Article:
On a hot afternoon in May, three deputies and two Plant City Police Department officers are stiffly aligned in a field near Tampa Executive Airport. At each man’s side is a dog, panting to keep cool, and alert to the sights, scents and sounds of the other members of this outdoor classroom.
“Break,” a facilitator says. The rigid formation melts away, and each man takes a chew toy from his pocket. For a few minutes, the dogs jump, play and bark, as the deputies and officers praise them in high-pitched voices.
Though the dogs appeared to be serious and intimidating, they are just puppies on the inside.
And after 13 weeks of training, with every action motivated by the opportunity for playtime, they will be ready to launch their careers in law enforcement as Tampa Bay’s newest K9 units.
Plant City Police Department officers Patrick Walker and Mike Zaccaro are training K9s Jax and Leto, who will replace two dogs that recently retired after nine years with the PCPD. Jax and Leto will complete Plant City’s four-K9 team, allowing the department to have dogs on patrol 24 hours a day, seven days a week.
When a dog retires, its handler has the option of keeping the dog as a pet. After working with K9 Ruger for the dog’s entire career, there was no question for Walker about whether he would want to keep Ruger around.
“That dog’s my best friend,” Walker said. “We spend more time with these dogs than we do our own families.”
But for K9s, retirement isn’t necessarily the relaxing reward that we consider it to be. The sudden change to a lack of work and less time with their handlers can cause the dogs to go into depression.
Walker still spends plenty of quality time with Ruger and takes him for rides around the block, to make sure he knows that he hasn’t been abandoned.
“They don’t understand that this is their time to relax because they don’t want to,” Walker said. “He wants to go, he wants to ride, and he wants to do all the stuff he used to do.”
But another challenge for Ruger is to get used to Jax, the new dog that Walker will be working and living with.
FINDING A MATCH
The police department gets all of its dogs from a breeder in Lady Lake, who sends representatives overseas to pick out dogs in Europe that have the best potential. Each dog costs the department about $8,000.
Walker and Zaccaro went to Lady Lake a few months ago to socialize with the available
dogs and see which ones would work well with them. They checked the dogs for tracking abilities, hunting drive and other traits.
Within 48 hours of picking out their new K9s, Walker and Zaccaro had to take the dogs to a veterinarian in Plant City for an exam. But the vet didn’t like what he saw.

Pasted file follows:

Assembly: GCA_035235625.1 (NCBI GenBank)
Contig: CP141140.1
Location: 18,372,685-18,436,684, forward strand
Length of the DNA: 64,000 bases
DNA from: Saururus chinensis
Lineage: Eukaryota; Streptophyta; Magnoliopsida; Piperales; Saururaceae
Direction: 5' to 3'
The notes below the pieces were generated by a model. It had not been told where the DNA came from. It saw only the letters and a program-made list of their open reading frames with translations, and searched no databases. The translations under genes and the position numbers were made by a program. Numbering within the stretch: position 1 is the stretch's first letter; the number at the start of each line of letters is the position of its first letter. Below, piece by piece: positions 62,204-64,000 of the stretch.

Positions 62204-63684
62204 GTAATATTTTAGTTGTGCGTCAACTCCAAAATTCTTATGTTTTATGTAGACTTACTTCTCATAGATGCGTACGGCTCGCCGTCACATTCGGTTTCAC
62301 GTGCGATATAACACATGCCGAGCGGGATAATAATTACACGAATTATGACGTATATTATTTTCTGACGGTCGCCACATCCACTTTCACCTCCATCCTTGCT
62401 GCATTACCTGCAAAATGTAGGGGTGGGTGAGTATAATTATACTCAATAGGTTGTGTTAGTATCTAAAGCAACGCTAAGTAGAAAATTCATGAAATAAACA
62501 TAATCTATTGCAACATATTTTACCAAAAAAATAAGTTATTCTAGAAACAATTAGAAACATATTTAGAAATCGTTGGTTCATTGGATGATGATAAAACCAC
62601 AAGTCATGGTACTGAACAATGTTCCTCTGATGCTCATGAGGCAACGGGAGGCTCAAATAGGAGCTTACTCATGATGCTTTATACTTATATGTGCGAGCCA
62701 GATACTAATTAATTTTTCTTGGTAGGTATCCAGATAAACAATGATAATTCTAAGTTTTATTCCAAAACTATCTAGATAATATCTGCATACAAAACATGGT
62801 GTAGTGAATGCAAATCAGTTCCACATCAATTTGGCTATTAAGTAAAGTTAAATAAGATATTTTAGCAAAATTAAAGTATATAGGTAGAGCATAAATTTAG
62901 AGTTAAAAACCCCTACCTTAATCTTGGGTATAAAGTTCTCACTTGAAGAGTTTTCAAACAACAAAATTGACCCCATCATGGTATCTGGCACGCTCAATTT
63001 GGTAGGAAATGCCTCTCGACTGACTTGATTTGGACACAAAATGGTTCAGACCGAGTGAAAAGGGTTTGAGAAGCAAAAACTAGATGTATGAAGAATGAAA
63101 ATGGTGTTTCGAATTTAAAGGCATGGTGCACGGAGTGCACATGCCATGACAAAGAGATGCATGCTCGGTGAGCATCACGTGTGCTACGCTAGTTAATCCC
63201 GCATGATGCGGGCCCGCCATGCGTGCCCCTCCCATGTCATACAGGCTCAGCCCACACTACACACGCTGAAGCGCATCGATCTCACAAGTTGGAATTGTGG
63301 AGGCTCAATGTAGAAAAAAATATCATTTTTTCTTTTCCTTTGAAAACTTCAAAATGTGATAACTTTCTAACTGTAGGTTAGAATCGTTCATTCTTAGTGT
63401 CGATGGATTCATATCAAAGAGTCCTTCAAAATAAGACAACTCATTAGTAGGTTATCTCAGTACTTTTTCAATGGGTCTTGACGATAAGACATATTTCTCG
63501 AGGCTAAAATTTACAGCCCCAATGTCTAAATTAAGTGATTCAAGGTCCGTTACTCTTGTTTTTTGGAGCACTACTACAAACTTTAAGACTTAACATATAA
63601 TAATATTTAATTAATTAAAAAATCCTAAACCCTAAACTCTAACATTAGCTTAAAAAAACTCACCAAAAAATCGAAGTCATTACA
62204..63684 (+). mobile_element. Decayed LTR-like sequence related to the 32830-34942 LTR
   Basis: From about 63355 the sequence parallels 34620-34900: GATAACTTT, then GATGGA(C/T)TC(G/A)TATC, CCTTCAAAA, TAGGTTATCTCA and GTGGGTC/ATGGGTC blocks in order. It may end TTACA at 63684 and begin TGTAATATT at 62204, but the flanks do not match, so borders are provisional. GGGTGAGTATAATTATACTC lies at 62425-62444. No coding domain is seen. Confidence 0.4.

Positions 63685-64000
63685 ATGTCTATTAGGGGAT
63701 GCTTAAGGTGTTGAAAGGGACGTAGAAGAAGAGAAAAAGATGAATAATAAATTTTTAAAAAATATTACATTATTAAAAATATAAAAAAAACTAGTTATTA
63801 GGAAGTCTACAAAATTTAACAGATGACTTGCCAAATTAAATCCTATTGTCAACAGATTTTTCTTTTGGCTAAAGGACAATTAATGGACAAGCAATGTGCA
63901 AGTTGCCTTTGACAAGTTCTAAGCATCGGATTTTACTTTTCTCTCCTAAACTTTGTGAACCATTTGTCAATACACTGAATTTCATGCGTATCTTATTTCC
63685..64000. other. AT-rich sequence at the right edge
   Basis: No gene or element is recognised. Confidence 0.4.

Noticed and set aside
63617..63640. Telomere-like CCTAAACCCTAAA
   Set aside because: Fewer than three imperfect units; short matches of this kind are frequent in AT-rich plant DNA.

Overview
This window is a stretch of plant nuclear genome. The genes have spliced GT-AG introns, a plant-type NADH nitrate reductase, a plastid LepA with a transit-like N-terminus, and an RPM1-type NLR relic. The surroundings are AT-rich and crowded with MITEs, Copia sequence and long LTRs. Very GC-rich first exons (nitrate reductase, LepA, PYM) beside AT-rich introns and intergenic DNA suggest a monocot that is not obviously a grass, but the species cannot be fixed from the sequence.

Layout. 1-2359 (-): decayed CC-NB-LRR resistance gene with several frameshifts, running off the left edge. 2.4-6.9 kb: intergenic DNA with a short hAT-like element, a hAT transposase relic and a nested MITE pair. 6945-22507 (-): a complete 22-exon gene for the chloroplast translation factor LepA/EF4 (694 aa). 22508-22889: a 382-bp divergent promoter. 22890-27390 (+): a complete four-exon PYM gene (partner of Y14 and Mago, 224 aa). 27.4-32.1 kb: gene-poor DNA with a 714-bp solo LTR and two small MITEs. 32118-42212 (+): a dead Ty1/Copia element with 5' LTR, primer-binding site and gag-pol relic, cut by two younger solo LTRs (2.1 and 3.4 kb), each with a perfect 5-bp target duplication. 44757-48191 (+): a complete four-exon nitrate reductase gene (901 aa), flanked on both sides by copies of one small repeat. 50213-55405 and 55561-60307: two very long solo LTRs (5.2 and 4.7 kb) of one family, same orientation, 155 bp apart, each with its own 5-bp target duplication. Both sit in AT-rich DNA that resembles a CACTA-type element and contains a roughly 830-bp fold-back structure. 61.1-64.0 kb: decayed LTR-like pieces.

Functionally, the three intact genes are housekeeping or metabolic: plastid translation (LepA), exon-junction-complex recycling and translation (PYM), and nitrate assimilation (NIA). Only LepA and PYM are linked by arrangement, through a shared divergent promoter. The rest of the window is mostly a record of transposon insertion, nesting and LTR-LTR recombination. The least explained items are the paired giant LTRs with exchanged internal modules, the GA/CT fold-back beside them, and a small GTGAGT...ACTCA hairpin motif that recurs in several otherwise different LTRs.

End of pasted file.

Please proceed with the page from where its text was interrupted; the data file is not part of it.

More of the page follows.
“(One of the dog’s) back legs weren’t the way they were supposed to be on a German shepherd … and he was showing some signs of arthritis in his front elbows, and the dog was only 14 months old,” Walker said.
The second dog also had some problems.
So, the dogs were sent back, and the officers returned to the breeder to pick out another pair. They returned to the department with Jax and Leto. After they passed their vet exams, it was time to get to work.
TRAINING AND CAREER
Jax and Leto hadn’t had any prior training when they arrived in Plant City.
“They don’t know anything, other than to be a dog,” Walker said.
But the 13-week training period, led by Hillsborough County Sheriff’s Office and held at an aviation facility in Tampa, transforms the dogs into obedient, criminal-catching companions.
The dogs will eventually be used for patrolling on felony cases, and for narcotics cases. Their training includes narcotics detection, bite work, criminal apprehension, building searches, human tracking and more.
They also have to learn basic commands, such as “sit,” “heel” and “stay.”
“Obedience is a big thing,” Walker said. “That’s the issue I’m having right now. … Jax wants to do what Jax wants to do.”
Training is based on the reward of playtime. When a dog correctly responds to a series of commands, its handler gets out a favorite toy and lets the dog have a moment of fun. Food is not used as a reward, and beatings or other harmful actions are not used as punishment.
After the training period, the dogs will have to pass exams to become certified. They will continue field training for 16 hours a month during their career, and they will be recertified twice a year.
Just like people, when the dogs come home after a long day of work, they are entitled to some rest.
“They have to have the opportunity to just be a dog,” Walker said.
But they’re always ready to jump right in the next day.
“It’s like you turn a switch on or off in their head,” Walker said. “When Ruger used to see me getting dressed, he knew in his mind, ‘OK, we’re fixing to go to work.’ And you could see his demeanor start to change. He knows at that point, we’re at work. Nobody’s allowed to touch me, nobody’s allowed to touch him and nobody’s allowed to get in that car.”
MEET THE K9S
Breed: Belgian Malinois
Age: 16 months
Personality: Affectionate, high-energy
Breed: German shepherd
Age: 17 months
Personality: Laid-back, easy going
Contact Catherine Sinclair at firstname.lastname@example.org.